Hello, bookworms! For one of last year’s Blogmas posts (find it here) Amanda talked about series that she owned and needed to finish. In August, she finally finished the last series on that list. So, drawing inspiration from that success we decided for one of this year’s Blogtober posts we would make a list of new series that we’ve started and not yet finished. This post will double as Blogtober content and as a way to keep us accountable to finish these series before the end of the year! We’re planning to do a follow up post for Blogmas. This list is only for series that are completed, not series that are sill being published.

Amanda’s Series To Finish

The Empirium Trilogy by Claire Legrand: I read the first two books of this series in August for Tome Topple. It’s for sure going to make the list for my 2020 favorites. The final book comes out October 13th and I’m very eager to get my hands on it.

The Kendra Chronicles by Alex Flinn: I’ve been working on reading my physical TBR this year and Alex Flinn’s books have been high on that list. I’ve read a few of them, so some have been rereads. But I’ve never finished this series, so I’m looking forward to finally getting back into this series. Especially since it’s a favorite of Antonia’s.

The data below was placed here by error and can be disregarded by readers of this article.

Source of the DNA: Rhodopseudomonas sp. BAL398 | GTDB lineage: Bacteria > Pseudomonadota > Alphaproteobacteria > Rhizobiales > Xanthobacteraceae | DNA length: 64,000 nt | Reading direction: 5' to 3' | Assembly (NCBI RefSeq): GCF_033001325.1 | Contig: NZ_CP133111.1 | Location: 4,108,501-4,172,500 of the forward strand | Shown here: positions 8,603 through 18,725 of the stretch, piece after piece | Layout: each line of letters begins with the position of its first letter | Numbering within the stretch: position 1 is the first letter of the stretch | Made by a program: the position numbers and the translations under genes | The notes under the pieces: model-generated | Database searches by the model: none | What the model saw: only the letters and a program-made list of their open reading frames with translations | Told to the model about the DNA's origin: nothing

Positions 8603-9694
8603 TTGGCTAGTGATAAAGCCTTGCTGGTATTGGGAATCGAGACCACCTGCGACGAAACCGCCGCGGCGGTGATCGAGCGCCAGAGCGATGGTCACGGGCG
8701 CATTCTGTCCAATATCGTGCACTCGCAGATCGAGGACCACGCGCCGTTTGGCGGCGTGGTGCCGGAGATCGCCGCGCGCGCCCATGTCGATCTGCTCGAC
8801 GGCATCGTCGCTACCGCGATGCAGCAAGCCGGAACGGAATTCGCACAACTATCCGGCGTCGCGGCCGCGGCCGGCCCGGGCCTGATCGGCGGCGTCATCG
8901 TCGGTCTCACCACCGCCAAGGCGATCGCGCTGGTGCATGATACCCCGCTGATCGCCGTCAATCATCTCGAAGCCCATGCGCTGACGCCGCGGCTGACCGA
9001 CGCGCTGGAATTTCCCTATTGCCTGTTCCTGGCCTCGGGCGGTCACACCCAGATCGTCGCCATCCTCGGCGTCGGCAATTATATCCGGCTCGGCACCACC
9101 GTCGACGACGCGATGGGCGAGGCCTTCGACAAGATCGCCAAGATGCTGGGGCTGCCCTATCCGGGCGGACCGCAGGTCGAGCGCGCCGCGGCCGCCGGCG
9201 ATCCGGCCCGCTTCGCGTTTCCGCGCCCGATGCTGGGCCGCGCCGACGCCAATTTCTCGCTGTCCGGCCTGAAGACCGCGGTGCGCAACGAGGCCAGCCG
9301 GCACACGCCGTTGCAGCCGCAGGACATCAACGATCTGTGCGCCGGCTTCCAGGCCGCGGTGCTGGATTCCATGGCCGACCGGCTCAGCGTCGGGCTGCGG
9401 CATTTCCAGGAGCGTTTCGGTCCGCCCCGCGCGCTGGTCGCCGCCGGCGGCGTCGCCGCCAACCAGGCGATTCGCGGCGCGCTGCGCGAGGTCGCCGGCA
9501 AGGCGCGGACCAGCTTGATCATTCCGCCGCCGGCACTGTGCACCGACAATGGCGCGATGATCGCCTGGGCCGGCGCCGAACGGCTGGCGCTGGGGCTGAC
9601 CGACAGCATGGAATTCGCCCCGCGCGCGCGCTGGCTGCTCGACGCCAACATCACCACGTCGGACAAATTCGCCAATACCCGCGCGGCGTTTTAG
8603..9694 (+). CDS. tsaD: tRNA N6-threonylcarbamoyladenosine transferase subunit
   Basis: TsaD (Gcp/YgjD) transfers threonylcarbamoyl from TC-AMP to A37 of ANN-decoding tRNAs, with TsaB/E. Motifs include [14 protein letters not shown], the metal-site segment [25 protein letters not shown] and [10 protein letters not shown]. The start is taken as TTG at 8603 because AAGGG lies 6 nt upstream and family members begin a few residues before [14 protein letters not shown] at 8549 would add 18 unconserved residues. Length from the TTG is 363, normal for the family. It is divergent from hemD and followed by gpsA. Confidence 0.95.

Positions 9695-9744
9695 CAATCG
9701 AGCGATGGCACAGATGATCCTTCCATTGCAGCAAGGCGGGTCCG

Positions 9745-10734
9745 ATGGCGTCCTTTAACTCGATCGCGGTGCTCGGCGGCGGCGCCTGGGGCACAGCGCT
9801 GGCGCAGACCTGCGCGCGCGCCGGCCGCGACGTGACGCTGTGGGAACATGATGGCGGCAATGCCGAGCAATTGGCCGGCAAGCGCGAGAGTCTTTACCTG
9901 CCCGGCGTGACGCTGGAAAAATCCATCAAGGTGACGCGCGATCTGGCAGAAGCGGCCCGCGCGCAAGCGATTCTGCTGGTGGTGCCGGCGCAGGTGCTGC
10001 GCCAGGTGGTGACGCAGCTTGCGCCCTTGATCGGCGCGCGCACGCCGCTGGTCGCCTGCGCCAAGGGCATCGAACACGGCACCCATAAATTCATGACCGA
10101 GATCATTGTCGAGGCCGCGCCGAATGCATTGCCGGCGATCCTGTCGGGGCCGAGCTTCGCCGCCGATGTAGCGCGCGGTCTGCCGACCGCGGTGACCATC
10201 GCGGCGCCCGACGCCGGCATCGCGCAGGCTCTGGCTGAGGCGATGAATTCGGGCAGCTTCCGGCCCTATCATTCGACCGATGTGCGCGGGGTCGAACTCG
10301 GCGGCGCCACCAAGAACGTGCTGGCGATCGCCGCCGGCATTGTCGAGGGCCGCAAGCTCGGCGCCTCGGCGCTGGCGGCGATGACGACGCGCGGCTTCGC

Outlander by Diana Gabaldon: I started this series years and years ago. It was actually Antonia’s mom that recommended it to me and let me borrow her copy. But I made it to the fourth book and then lost said book. I never did find it, so I bought Antonia’s mom a new copy (she was rereading the series) and then never managed to finish it.

The Wicked + The Divine by Kieron Gillen, Jamie McKelvie, & Matt Wilson: This is one that I plan to pick up this month. The graphic novel series follows twelve Gods who reincarnate into humans every ninety years. This series is dark as hell and I fucking love it. It’s only gotten more bizarre with each installment and I’m excited to read the five volumes I have left.

The Dark Elements by Jennifer L. Armentrout: This is actually a reread. I reread the first two books this past spring because of Armentrout’s new series, The Harbinger, which is set in the same world. I just have the third book left and they’re pretty quick reads. So, I think I’ll probably pick it up this month.

The Iron Fey by Julie Kagawa: This is another reread. It was announced earlier this year that Kagawa is writing more books set in this world. Puck is finally going to get his own story and I’m so excited for it. I also only have the final book in this series to read, but then I’m going to read the Call of the Forgotten series which is also set in the same world. Hopefully by then, The Iron Raven will be released.

Antonia’s Series To Finish

Shadow of the Fox by Julie Kagawa: This is going to be my next read after I finish the book I’m on now. I’ve been so excited for this one and Amanda hasn’t been helping- she’s told me multiple times the ending is going to tear my heart out and I can’t wait.